COLUMBIA — By the time Tom Davis began speaking at MU's physics building Tuesday afternoon, attendees had filled every available seat in the lecture hall, forcing some to sit in the aisles or stand along the back of the room.
Davis, a writer for the first 12 seasons of Saturday Night Live, discussed some of the political material he'd written for the show in the late 1970s.
He colored his presentation with video clips, anecdotes about how he and fellow writers brought particular sketches to life and occasional readings from his memoir, "39 Years of Short-term Memory Loss: The Early Days of SNL From Someone Who Was There."
MU political science professor William Horner invited Davis to Columbia after interviewing him for a book that will focus on the impact the late-night satire's first season had on the 1976 presidential election.
Horner said he has been a fan of the show since its 1975 debut, and as a child he would sneak out of his room to watch the show. He said the program, which has been consistently political, is important to his study of the relationship between politics and the media.
Wearing worn jeans, Adidas shoes and a sport coat, Davis introduced clips he wrote with high school friend and long-time comedy partner Al Franken. Davis looked on with his hands in his pockets as the audience laughed at Chevy Chase's impression of Gerald Ford and Dan Akroyd's take on Jimmy Carter in a parody debate.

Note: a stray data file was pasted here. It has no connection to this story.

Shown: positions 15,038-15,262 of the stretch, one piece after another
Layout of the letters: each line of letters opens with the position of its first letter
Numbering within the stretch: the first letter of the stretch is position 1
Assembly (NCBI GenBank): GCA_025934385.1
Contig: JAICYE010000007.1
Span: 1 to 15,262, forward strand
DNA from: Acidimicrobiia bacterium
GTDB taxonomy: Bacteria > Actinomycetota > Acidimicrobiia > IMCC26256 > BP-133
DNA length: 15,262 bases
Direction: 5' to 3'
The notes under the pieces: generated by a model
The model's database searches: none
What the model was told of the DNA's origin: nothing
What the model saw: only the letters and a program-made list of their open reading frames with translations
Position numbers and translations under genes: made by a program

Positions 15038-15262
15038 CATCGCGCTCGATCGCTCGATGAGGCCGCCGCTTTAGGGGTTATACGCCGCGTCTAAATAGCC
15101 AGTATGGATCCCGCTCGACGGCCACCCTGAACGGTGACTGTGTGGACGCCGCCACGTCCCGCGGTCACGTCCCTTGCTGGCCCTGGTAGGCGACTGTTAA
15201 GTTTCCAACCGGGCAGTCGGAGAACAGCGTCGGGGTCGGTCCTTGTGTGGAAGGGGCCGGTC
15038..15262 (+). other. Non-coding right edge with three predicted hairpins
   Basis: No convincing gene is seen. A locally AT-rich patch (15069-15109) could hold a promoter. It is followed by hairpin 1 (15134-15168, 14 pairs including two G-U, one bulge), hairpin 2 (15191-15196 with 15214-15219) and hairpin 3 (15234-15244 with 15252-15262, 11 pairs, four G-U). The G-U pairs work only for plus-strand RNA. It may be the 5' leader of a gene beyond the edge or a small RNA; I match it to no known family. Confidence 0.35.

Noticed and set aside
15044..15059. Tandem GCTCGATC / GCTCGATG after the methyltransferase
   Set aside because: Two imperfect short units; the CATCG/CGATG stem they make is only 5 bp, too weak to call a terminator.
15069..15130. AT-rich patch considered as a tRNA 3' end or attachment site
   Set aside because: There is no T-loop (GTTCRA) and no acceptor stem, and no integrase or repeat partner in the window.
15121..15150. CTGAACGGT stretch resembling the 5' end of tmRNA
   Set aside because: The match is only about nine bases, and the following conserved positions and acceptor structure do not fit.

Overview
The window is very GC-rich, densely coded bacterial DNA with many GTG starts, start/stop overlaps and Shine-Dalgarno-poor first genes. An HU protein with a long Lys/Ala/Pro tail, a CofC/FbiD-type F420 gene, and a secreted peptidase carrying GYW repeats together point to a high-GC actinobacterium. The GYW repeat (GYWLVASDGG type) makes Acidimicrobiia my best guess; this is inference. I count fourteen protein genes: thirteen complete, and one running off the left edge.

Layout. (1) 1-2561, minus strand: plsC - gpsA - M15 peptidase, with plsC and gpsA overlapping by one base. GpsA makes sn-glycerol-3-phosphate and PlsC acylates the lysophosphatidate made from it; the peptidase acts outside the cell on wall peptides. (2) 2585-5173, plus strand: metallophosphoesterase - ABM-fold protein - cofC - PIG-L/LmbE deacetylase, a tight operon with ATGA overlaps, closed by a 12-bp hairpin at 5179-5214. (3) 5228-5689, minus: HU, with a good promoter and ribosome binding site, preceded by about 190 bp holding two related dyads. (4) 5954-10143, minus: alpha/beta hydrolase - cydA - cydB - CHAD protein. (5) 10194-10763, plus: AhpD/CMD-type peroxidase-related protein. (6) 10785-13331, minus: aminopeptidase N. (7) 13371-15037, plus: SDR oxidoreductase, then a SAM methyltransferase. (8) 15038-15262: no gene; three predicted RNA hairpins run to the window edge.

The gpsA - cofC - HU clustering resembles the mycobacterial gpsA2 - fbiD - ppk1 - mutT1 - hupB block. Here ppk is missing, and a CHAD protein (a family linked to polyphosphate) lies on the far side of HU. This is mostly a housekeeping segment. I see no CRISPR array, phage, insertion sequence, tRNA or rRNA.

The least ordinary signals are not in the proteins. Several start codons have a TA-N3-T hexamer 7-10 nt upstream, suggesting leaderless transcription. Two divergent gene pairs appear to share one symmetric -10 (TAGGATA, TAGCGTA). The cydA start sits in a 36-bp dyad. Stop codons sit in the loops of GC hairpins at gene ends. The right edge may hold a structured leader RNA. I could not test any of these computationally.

Davis also discussed the effect that drug use had on some of the show's early political humor, showing two clips that were related to drugs or written while under the influence of drugs. One parodied then-president Jimmy Carter's reputation for being knowledgeable and featured Dan Akroyd answering random questions from citizens during an interview; in one question, the mock president talked down a caller from an LSD trip.
Davis said he never misses an episode of Saturday Night Live. "It's an old dinosaur, but what a magnificent dinosaur," he said.
Davis will give a second presentation at 7 p.m. Wednesday at Columbia College's Launer Auditorium at 901 Rogers St. The presentation at Columbia College will not focus as heavily on the political aspect of Davis' work with the show and will feature different clips from those at the MU presentation.